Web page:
As noted in May, Ratner's investment banker, marketing 20% sale of team, thinks Brooklyn Nets worth $1 billion. As Sports Business Journal wrote:
“We feel so confident on the billion … because every team will benefit from the new national TV deal,” said Lyle Ayes, managing director of Evercore Partners, which Forest City hired to sell the 20 percent position. Market observers expect the NBA to double its rights fee from national media with new deals after the current national agreements with ESPN and Turner Sports expire in 2015. Ayes also cites the Nets’ local TV deal with YES Network as a factor in the valuation. That deal pays the Nets around $20 million annually, a relatively low figure for a team in the country’s largest market. By comparison, the Los Angeles Lakers, who share the nation’s second-largest media market with the Clippers, are expected to receive an average of $200 million annually from Time Warner Cable SportsNet through 2032 under terms of their local broadcast deal.
Extrapolating from that leap, Business Insider estimated new values for all 30 NBA teams. Which means
the Nets, estimated by Forbes at about $780 million, would be worth $2.71 billion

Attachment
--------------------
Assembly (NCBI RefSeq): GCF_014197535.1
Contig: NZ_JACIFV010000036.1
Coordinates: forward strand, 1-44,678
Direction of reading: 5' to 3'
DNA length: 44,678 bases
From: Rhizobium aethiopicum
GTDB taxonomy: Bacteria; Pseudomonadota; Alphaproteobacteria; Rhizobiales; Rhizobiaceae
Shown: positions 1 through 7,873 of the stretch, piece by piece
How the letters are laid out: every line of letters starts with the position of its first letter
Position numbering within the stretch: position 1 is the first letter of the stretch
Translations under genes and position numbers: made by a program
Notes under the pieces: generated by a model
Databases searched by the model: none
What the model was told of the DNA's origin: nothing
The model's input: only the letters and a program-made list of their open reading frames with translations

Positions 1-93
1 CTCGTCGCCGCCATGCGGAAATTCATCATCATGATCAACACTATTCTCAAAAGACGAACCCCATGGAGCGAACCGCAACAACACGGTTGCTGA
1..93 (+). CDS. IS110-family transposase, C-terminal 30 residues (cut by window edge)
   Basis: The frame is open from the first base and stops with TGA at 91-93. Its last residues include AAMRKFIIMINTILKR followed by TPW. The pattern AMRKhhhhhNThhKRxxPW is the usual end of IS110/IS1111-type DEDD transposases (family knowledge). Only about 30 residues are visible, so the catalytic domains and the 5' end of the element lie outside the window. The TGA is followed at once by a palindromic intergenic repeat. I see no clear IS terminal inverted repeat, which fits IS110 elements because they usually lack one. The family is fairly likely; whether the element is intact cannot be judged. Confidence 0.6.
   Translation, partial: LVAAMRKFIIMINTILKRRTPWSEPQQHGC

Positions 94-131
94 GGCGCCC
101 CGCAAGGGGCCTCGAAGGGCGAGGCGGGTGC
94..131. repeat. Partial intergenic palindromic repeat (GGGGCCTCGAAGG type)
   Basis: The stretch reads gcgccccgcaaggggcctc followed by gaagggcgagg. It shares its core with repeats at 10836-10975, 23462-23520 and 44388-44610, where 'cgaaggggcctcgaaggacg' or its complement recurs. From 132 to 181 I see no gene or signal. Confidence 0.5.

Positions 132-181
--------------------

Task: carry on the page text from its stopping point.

|via Business Insider|
Times Columnist Harvey Araton wrote 6/2/14 Lewis Katz’s Vision for the New Jersey Nets Went Unrealized:
In November 1999, Lewis Katz stood on a high school stage in New Jersey’s largest city and told an audience of students, local politicians and a smiling President Bill Clinton, “The New Jersey Nets are coming to Newark — remember that.”
...“To have the Nets in Newark and the commitment they’ve made to have 40 percent of the profits go to the community and the children is a challenge to all sports teams to follow the path of Lewis Katz and Ray Chambers,” Clinton said that day.
...But it was ambition that helped undo the Newark relocation dream and all the promised trimmings. In 1999, the Nets entered a partnership with the Yankees, creating YankeeNets, with the intent to create a regional powerhouse and provide year-round programming for the cable network YES, which made its debut that year.
...“The Nets were losing money, Steinbrenner wasn’t happy, and he and Lew didn’t get along,” [Buce] Ratner said. “And while the whole thing with Newark was sincere, I think Lew and Ray Chambers started to realize that the financial aspect of it just wasn’t possible.”